When we first discussed working on a story about how California leads the pack on large-scale alternative energy projects, photographer Jamey Stillings immediately came to mind.

Stillings began photographing the Ivanpah Solar project in October 2010, with a flyover of the the Mojave Desert. He photographed the land that would be transformed into the Ivanpah Solar Electric Generating System, the largest solar plant in the world. Construction on the Ivanpah solar project ended in 2014, the same year Stillings published his work—more than three years of aerial photography of the site—as a book, The Evolution of Ivanpah Solar (Steidl).

Stillings has since continued documenting alternative-energy projects in California and other states in a larger project called Energy in the American West. Below are a few images from the Ivanpah project and some of the other alternative-energy sites he’s photographed in California.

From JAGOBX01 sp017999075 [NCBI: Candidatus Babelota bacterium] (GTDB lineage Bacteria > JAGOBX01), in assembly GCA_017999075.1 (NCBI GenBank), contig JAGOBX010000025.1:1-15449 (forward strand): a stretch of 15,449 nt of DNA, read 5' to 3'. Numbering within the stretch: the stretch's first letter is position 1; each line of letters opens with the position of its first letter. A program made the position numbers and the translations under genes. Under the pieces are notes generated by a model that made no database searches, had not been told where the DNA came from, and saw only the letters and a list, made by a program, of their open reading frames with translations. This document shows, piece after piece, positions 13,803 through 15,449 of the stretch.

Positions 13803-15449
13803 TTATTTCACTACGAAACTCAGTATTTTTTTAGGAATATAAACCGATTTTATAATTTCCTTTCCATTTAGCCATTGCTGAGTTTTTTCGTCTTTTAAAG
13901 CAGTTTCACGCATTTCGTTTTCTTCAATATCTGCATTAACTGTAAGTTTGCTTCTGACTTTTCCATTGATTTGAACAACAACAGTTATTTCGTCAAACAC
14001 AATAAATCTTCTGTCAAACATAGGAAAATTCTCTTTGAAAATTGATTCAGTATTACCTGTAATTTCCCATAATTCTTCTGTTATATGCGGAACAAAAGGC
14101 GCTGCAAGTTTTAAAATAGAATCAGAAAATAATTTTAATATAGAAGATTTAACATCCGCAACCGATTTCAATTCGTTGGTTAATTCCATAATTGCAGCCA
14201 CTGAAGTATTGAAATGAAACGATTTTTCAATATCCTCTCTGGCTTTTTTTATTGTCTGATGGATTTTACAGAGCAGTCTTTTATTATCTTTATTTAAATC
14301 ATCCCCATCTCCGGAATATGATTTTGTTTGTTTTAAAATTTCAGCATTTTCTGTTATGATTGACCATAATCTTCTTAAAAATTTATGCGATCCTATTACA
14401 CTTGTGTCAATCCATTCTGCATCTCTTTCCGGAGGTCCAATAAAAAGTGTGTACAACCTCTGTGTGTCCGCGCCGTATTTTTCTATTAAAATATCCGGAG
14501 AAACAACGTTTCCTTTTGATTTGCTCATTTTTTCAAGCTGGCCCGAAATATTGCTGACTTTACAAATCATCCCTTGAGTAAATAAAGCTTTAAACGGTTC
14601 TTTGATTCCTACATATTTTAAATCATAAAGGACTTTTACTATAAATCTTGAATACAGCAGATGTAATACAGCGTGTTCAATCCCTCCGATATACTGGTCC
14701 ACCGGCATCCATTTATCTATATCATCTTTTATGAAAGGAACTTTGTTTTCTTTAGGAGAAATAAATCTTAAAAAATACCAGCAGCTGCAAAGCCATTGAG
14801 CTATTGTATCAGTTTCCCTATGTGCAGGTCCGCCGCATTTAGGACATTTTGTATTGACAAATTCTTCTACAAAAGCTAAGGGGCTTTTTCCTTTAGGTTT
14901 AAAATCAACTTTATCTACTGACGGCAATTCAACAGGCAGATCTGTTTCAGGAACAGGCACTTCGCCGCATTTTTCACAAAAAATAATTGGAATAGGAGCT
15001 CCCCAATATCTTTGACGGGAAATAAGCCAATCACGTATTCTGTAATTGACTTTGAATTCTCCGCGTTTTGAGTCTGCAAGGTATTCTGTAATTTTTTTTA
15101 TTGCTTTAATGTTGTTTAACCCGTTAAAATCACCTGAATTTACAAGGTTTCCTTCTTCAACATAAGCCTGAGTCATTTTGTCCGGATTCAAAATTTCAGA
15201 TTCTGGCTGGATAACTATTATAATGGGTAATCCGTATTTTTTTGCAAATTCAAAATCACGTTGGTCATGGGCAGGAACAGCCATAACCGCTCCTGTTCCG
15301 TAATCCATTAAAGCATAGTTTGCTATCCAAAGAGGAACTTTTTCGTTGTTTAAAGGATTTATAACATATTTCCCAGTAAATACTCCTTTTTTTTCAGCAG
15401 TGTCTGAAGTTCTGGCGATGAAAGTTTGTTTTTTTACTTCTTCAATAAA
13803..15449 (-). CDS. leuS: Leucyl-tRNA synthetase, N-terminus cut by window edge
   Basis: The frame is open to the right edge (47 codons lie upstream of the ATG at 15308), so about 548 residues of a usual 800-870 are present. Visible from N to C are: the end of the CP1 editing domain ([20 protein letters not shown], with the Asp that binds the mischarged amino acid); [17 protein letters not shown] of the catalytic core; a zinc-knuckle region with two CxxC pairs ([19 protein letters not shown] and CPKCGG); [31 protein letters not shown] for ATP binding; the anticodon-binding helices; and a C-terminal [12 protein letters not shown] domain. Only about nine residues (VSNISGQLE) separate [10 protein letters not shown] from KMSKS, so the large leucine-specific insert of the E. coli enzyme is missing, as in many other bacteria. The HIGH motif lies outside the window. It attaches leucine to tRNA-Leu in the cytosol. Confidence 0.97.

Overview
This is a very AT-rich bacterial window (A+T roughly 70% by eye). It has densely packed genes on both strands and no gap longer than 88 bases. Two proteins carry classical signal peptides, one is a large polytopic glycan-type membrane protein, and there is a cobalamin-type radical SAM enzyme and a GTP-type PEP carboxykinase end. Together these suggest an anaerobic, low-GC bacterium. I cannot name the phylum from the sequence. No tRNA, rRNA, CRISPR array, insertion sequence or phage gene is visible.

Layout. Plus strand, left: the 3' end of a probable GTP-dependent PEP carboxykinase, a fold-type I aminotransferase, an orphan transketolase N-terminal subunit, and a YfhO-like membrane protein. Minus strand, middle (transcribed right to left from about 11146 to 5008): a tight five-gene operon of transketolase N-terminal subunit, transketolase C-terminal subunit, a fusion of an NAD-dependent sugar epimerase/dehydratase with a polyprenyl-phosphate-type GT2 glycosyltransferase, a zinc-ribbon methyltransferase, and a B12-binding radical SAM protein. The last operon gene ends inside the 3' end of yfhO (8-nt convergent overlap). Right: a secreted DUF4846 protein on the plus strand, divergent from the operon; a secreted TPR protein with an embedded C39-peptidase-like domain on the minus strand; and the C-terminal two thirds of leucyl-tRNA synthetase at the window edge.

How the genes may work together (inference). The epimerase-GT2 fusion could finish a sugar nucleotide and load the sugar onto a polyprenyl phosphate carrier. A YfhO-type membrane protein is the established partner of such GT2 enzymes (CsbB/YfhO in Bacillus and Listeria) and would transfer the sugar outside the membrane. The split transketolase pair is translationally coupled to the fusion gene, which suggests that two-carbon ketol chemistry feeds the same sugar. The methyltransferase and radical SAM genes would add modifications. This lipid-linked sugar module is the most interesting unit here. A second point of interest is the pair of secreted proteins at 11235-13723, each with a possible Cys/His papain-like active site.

Installing a heliostat for Unit 1, with mountains reflected in its mirrors, at Ivanpah Solar in the Mojave Desert of California.

Installing wind turbines at Ocotillo Wind, off I-8 in Southern California.

Construction of wind turbines at the Ocotillo Wind farm.

Wind turbines from the Ocotillo Wind project along Interstate 8 in California.

First Solar’s Desert Sunlight site in Riverside county, California.

Desert Sunlight solar farm in Riverside County, California.

Desert Sunlight Solar Farm.

Desert Sunlight Solar Farm.

Ivanpah Solar Farm in the Mojave Desert, California.

Ivanpah Solar Farm, the largest solar thermal power station in the world.

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You just sent an incredible message: that quality journalism doesn't have to answer to advertisers, billionaires, or hedge funds; that newsrooms can eke out an existence thanks primarily to the generosity of its readers. That's so powerful. Especially during what's been called a "media extinction event" when those looking to make a profit from the news pull back, the Mother Jones community steps in.

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